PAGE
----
Marco Andretti to step back from full-time IndyCar racing

Marco Andretti will not run the full IndyCar schedule this season as the third-generation driver reprioritizes his racing career.

Andretti will compete in the Indianapolis 500, the historic race his family has notoriously won just once, and assist Andretti Autosport with preseason testing and development. He will be in a car next week testing in Sebring, Florida.

Beyond that, his schedule is open.

“Marco and I have discussed this at length. I support and respect his decision to take a focus on other areas of life, and maybe even other forms of motorsport,” team owner Michael Andretti said Friday of his son.

Andretti followed his grandfather, father and cousins into IndyCar racing but has never found the same success as his famed family. Mario Andretti, his grandfather, ranks second on IndyCar’s all-time win list with 52 victories including the 1969 Indy 500. Michael Andretti won 42 races.

Marco Andretti has two career victories in 15 seasons, his last in 2011. The 33-year-old won the pole in August for the Indianapolis 500 but he didn’t lead a lap and finished 13th.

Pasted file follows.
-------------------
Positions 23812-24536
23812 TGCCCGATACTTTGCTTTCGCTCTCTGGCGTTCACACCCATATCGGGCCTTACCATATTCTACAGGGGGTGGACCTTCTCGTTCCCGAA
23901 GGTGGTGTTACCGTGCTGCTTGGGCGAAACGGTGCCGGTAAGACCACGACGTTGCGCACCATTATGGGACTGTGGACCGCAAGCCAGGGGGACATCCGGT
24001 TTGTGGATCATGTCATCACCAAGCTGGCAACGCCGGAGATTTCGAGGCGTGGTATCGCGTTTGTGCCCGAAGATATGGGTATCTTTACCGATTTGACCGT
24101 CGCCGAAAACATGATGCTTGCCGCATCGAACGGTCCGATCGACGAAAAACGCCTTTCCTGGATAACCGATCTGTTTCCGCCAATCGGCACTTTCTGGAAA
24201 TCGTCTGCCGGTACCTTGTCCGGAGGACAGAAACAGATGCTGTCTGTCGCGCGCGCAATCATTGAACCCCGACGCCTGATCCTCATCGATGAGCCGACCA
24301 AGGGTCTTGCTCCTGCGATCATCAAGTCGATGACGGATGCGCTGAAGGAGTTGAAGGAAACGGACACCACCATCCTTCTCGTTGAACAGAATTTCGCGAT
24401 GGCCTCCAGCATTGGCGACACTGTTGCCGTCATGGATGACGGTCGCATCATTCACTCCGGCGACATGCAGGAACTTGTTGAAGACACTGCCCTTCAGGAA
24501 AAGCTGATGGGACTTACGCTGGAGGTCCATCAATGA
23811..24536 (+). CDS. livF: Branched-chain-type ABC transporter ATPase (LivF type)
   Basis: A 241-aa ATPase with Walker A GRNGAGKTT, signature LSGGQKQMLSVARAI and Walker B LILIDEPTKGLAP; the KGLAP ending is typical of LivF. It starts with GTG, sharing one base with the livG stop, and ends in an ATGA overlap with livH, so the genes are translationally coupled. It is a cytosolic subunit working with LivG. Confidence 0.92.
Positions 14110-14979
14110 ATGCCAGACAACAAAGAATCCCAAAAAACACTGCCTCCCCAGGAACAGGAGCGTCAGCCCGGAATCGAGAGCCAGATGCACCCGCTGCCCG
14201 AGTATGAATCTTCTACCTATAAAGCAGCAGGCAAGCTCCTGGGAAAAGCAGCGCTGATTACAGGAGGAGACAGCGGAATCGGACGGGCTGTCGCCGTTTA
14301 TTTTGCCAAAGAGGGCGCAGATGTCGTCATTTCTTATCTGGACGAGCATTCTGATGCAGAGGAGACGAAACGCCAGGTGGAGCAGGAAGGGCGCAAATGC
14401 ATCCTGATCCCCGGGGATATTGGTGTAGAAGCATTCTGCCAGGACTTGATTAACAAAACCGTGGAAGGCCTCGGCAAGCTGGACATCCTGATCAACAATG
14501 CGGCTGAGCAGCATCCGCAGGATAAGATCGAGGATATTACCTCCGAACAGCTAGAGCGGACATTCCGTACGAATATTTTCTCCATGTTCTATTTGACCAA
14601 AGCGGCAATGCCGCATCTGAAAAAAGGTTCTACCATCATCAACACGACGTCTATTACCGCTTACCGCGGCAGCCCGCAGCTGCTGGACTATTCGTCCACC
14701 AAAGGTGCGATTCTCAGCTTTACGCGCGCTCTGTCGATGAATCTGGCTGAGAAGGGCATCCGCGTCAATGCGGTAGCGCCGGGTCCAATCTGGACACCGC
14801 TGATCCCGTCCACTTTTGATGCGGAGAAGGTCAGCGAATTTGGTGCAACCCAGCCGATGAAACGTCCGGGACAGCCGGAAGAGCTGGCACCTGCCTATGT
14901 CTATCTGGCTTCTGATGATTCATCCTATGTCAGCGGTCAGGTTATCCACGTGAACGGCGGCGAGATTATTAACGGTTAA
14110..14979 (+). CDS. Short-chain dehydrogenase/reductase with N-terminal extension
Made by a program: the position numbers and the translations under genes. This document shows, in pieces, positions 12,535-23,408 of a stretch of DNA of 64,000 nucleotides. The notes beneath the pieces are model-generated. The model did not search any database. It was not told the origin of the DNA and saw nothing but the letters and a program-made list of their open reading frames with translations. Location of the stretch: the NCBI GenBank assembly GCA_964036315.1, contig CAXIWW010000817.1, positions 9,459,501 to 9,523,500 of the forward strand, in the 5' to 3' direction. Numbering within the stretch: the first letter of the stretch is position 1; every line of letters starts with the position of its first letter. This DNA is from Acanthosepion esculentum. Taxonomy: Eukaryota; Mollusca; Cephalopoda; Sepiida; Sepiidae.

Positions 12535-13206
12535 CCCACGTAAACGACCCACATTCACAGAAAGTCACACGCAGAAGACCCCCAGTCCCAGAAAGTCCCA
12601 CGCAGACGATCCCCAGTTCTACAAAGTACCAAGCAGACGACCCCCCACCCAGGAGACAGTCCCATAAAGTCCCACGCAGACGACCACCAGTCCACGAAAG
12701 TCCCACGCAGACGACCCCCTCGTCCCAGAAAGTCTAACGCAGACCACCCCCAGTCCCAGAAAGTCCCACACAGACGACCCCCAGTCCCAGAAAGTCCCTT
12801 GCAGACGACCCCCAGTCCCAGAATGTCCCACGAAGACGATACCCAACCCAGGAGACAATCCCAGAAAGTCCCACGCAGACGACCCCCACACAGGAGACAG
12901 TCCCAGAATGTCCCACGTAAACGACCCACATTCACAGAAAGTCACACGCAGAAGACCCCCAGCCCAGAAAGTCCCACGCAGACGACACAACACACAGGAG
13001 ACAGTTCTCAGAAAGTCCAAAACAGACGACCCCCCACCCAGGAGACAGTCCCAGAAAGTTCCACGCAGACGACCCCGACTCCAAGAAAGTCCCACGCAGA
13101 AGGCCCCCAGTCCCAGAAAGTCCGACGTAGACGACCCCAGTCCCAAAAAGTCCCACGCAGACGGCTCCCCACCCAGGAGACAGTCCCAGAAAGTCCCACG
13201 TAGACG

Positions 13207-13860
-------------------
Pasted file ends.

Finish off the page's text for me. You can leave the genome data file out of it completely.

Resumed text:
He was 20th in the final season standings, lowest of all full-time IndyCar drivers.

“I think for any multi-generational athlete, it can be really challenging to find your own ground and make your own name on top of your family’s,” Michael Andretti said. “Marco has always had the courage to chart his own path and I’m proud of the career he’s built for himself and the person he’s become. I know this decision wasn’t easy.”

Both father and son stressed Andretti is not retiring.

Marco Andretti said he hoped to compete in sports car racing alongside his cousin, Jarett, and marquee events such as the Rolex 24 at Daytona, 12 Hours of Sebring and Le Mans.

“I definitely am going to keep driving,” he said. “I still have a deep passion for it and have unfinished business to take care of and some boxes that I want to check before I consider retiring as a driver.

“I remain very hungry to win the Indy 500. It is our biggest stage and the place that I feel I bring the most to the table as a driver.”

Andretti as a rookie was passed while leading on the final straight by winner Sam Hornish Jr. in his 2006 Indy 500 debut. He finished second that year, his best finish in 15 races. He was third in 2010 and 2014.

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